Montgomery County currently has the nation's third-highest concentration of biotechnology firms and is the world's largest center for gene research. Many of the courses offered at the Johns Hopkins campus have been developed in academic disciplines that are of particular interest to the growing biotechnology and information technology industries emerging in the Baltimore-Washington corridor.

President Brody said that the construction of this new building is "a very important project that is going to help create Maryland's high-tech future." He went on to laud the governor on the creation of the Commission on the Development of Advanced Technology Business, chaired by George F. Pappas, a patent trial lawyer at Venable, Baetjer and Howard.

"To achieve leadership, we must create a critical mass of advanced technology and biotechnology companies clustered around our research institutions. That is precisely what we are doing here at the Johns Hopkins University Montgomery County Campus. It is to that end that I thank Gov. Ehrlich for his vision and leadership in creating the Pappas Commission," said Brody, who sits on the 20-member advisory group. "The governor has recognized the state's opportunity, and its need, to become a leader in today's technology community and is putting his support behind this important effort."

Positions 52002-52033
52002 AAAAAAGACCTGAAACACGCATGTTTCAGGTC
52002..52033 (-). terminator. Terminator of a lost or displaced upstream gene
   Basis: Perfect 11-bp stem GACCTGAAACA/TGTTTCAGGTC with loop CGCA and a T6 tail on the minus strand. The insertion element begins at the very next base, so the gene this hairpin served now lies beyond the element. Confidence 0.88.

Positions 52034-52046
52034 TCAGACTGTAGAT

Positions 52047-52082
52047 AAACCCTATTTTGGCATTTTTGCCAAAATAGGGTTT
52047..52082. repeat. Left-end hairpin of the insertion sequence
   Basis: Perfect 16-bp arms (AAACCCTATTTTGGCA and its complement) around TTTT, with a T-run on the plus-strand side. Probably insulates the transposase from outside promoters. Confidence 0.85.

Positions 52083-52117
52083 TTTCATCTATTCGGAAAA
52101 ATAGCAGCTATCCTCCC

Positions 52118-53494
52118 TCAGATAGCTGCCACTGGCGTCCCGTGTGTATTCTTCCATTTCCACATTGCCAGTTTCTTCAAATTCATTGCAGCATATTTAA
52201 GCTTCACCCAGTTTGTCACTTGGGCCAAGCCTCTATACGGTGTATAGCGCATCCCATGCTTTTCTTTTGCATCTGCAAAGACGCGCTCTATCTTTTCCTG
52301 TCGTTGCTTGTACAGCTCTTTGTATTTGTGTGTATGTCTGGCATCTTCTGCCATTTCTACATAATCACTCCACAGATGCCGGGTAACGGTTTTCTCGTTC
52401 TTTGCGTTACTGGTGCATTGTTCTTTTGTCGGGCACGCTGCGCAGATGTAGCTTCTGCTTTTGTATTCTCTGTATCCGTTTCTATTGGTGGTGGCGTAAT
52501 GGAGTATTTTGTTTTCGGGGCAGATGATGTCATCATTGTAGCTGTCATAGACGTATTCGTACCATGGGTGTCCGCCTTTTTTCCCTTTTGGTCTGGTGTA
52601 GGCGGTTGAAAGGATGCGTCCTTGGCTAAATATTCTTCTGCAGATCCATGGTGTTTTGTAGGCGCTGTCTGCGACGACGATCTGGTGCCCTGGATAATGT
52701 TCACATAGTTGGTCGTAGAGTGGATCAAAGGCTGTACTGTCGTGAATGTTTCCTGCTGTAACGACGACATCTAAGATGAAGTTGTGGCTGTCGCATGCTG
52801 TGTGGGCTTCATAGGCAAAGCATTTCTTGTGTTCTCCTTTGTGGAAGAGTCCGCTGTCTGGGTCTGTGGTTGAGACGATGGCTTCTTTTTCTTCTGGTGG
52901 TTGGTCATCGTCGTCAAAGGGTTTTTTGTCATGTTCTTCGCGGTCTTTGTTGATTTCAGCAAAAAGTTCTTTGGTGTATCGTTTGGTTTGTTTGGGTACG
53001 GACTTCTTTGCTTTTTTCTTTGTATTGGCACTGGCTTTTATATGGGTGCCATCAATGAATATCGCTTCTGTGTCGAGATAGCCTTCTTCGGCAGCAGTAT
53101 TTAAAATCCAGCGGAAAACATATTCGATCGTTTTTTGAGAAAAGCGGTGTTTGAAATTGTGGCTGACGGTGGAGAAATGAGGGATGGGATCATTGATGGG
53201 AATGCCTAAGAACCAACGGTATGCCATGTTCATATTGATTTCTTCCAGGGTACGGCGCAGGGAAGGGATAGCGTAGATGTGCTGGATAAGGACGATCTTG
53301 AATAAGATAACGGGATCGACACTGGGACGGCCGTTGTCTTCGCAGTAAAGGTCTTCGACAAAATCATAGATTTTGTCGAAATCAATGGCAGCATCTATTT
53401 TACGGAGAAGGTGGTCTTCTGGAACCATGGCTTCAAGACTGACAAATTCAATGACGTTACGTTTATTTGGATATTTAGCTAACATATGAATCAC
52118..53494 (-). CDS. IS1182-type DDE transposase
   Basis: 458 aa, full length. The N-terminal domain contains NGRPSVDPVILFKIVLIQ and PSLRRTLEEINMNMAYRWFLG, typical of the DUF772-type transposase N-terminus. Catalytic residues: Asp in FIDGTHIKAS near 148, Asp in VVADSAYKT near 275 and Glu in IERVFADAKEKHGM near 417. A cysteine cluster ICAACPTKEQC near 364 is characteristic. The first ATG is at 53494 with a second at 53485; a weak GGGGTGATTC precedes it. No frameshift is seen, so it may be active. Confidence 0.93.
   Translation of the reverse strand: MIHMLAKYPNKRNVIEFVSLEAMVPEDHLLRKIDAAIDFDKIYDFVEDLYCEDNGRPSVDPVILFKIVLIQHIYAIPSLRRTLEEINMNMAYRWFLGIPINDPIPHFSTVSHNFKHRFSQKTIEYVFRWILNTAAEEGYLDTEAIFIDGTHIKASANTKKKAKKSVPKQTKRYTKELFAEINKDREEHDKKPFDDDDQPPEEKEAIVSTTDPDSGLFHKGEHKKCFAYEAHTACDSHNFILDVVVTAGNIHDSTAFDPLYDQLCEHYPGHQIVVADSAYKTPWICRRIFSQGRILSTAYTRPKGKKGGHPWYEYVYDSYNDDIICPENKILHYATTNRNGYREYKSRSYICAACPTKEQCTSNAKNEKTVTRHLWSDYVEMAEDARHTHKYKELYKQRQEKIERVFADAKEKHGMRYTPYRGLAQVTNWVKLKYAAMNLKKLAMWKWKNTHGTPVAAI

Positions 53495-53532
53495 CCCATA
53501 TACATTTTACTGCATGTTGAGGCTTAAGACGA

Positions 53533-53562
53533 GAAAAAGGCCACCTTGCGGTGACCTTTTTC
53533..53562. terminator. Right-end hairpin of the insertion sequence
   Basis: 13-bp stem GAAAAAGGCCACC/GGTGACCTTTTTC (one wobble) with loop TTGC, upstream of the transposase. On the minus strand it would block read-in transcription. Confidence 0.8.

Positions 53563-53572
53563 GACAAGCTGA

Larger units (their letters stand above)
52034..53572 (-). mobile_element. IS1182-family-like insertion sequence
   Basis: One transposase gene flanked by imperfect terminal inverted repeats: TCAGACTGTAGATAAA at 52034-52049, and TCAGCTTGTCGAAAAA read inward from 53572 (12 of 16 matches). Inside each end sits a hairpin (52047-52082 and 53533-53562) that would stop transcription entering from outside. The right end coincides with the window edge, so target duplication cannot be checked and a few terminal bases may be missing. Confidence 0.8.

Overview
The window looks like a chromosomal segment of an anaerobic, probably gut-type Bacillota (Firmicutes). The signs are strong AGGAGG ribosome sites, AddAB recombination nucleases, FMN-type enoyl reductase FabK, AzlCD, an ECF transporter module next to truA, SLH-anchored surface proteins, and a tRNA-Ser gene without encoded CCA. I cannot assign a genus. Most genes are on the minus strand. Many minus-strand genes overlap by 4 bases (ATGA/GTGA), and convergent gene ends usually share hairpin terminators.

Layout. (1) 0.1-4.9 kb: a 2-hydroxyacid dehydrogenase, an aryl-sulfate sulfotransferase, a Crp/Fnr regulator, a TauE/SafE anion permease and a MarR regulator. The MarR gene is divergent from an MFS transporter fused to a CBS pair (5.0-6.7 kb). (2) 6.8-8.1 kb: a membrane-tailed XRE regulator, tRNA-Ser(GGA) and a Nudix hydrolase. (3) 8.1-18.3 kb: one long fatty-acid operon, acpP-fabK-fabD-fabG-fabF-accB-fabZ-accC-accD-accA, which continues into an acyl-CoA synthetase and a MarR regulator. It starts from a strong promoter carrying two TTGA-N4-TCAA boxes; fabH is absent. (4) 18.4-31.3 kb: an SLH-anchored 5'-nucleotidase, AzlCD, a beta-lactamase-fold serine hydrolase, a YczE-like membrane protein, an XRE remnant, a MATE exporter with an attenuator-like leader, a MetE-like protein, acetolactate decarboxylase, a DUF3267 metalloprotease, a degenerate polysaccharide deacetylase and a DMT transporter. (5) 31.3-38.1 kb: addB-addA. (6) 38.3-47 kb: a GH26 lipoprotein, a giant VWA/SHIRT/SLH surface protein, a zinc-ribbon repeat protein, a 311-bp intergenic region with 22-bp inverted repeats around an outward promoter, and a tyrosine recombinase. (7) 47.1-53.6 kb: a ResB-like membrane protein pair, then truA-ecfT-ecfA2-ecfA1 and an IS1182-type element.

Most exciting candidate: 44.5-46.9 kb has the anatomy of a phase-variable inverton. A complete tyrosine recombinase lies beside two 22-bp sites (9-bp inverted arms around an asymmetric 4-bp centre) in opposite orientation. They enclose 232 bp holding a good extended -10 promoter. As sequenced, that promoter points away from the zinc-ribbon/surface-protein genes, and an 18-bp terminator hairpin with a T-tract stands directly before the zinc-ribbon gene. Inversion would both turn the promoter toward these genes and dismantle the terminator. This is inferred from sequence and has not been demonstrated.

When Maryland becomes the No. 1 technology center in the nation, Edgerley said, "we will know from today forward that Johns Hopkins will have played a critical role in that process."

Elaine Amir, director of the Montgomery County Campus, said that although the rain kept the construction trucks away on this day, work on the new building is already under way and that it will be "totally operative" for the fall 2004 semester.

"For Johns Hopkins, today is a literal breaking of ground, but we break ground every day here, through research and innovation and the creation of new partnerships," Amir said. "Everything about what we are doing here is a celebration of creativity and innovation, just like [President Brody] said."

Opened in 1988, the Montgomery County Campus--located in the Shady Grove Life Sciences Center along the Interstate 270 corridor--hosts more than 60 part-time graduate and undergraduate degree and certificate programs that annually attract more than 8,300 course enrollments. Classes are offered by the Krieger School of Arts and Sciences, the Whiting School of Engineering, the School of Professional Studies in Business and Education and the Johns Hopkins Bloomberg School of Public Health.

Among the university attendees at the groundbreaking ceremony were Steven Knapp, provost and senior vice president for academic affairs; James T. McGill, senior vice president for finance and administration; Daniel Weiss, dean of the Krieger School of Arts and Sciences; Andrew Douglas, interim dean of the Whiting School of Engineering; Ralph Fessler, dean of the School of Professional Studies in Business and Education; and Gary Ostrander, associate provost for research and associate dean of the School of Arts and Sciences. The invited guests of honor in-cluded Montgomery County state senators, delegates and County Council members. Also on hand were a number of people involved in the development of the real estate.